So, what are you doing for Wolfenoot?
Wolf-a-what you say?
Wolfenoot, the new holiday on November 23 that celebrates wolves, dogs, and people who are kind to dogs.
Never heard of it? Have you been on a social media fast? It’s been all over Facebook and Twitter.
In case you missed it, or if you saw it but didn’t give it a second thought, here’s the story.
The story of Wolfenoot
Wolfenoot was invented by a seven year old boy who lives in New Zealand. His mother isn’t sharing his name, which is good and proper, because when he’s an adult he may want to distance himself from it. Goodness knows I had plenty of wild ideas when I was seven that I’m glad are forgotten to the world.
But I think this one may have staying power. Here’s the official story from the wolfenoot.com web page.
My son has invented a holiday called Wolfenoot.
It is when the Spirit of the Wolf brings and hides small gifts around the house for everyone. People who have, have had, or are kind to dogs get better gifts than anyone else.
You eat roast meat (because wolves eat meat) and cake decorated like a full moon.
A holiday to the spirit of wolves that celebrates people who are kind to dogs? I can 100% get behind this. So we will be celebrating Wolfenoot. It’s on the 23rd November if anyone else is moved to celebrate it. If you do, please post pics, so he can see how his idea has spread.
This is resonating with a lot of people. Some of them love dogs, some are enamored with wolves, and some just want something to do the day after Thanksgiving that has nothing to do with shopping.
Not Pagan, but organic
Wolfenoot is about spirits and Nature and celebrations – all stuff we Pagans love. But let’s be clear – this isn’t our holiday. There is nothing on the Wolfenoot site or its social media presence to indicate that this holiday or the people who invented it have any connections to any religion at all. They want it to be for everybody. The Wolfenoot FAQ says “as long as you retain the core of being kind to wolves and dogs, everything else can be interpreted as you wish.”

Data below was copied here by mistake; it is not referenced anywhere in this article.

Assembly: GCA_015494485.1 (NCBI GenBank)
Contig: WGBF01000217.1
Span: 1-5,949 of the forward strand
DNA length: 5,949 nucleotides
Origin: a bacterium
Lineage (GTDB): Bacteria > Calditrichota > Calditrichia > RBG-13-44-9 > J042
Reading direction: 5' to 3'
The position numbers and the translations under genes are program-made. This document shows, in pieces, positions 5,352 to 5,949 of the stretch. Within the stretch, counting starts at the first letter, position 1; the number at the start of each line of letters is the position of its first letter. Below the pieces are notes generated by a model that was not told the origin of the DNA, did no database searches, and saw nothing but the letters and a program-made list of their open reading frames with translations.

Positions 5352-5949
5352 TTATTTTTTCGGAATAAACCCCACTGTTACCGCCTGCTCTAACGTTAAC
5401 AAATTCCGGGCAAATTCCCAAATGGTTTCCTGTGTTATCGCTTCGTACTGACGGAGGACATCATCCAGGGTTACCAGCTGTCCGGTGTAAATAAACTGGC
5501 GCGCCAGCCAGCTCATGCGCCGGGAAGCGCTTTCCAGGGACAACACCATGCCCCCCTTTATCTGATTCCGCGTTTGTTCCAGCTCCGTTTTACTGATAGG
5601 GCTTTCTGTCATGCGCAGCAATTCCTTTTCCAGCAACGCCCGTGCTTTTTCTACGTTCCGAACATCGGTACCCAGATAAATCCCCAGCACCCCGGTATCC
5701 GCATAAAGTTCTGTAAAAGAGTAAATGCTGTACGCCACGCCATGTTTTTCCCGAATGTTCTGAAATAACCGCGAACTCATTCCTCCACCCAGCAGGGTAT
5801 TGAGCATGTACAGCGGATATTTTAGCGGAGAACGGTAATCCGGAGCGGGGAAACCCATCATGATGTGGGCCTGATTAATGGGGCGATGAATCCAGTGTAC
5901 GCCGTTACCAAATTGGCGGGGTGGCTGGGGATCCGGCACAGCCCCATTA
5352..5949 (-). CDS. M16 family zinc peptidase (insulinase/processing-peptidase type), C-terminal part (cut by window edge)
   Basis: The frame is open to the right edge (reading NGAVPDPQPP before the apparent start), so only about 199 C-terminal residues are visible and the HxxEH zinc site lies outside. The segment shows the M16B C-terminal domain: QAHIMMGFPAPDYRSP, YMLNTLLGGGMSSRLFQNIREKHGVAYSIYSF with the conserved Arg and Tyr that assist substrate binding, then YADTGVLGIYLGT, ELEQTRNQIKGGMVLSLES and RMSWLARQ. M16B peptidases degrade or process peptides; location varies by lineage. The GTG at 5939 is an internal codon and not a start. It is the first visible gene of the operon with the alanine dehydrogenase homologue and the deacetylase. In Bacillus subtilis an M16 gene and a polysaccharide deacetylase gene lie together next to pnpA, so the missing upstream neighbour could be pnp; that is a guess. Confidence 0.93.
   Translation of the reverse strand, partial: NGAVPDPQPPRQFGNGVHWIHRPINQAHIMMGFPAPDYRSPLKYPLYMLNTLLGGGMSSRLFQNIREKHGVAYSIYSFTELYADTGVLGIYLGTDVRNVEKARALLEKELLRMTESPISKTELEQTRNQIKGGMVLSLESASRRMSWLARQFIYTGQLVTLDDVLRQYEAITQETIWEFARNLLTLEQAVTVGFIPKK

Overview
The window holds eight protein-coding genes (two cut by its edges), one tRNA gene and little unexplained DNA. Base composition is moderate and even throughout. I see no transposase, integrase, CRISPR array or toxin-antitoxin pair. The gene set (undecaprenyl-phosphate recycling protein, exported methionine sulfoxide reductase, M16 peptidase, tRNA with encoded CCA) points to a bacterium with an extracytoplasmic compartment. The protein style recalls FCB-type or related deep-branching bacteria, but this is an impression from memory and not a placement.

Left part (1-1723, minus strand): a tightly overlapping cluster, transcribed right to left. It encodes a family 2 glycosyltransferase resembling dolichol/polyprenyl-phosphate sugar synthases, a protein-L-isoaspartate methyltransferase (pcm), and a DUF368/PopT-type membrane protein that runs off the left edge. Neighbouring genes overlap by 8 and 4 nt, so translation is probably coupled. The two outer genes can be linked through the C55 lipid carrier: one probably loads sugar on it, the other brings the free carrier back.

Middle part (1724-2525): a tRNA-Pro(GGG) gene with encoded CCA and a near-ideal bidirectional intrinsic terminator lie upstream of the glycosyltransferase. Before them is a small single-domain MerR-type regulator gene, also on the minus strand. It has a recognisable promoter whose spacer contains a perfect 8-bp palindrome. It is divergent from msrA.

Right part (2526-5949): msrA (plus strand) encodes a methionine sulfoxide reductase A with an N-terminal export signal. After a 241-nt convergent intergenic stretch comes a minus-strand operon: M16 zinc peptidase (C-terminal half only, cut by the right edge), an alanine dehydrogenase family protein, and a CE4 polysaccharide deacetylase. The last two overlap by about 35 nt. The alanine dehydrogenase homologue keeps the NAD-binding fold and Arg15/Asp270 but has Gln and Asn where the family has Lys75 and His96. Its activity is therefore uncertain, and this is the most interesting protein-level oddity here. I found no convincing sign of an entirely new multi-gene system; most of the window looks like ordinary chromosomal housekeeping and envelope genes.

I frequently knock the “spiritual but not religious” crowd for being shallow and non-committal, but Wolfenoot is a good example of how spirituality without religion can produce good things.
In 2014 I wrote a post titled Organic Religion, where I explored the question of whether humans are innately religious or not.
Even if religion were to completely disappear, it would quickly return because people have religious experiences all the time. This is organic religion, a religion not of doctrine but of experience, not of rules but of relationships, not of the intellect but of the soul.
Wolfenoot is an excellent example of this. It didn’t come from anyone’s holy book, anyone’s theology, or anyone’s’ doctrine or creed. It came organically.
And then it spread with the speed of 21st century technology and interconnectedness.
Humans celebrate what’s meaningful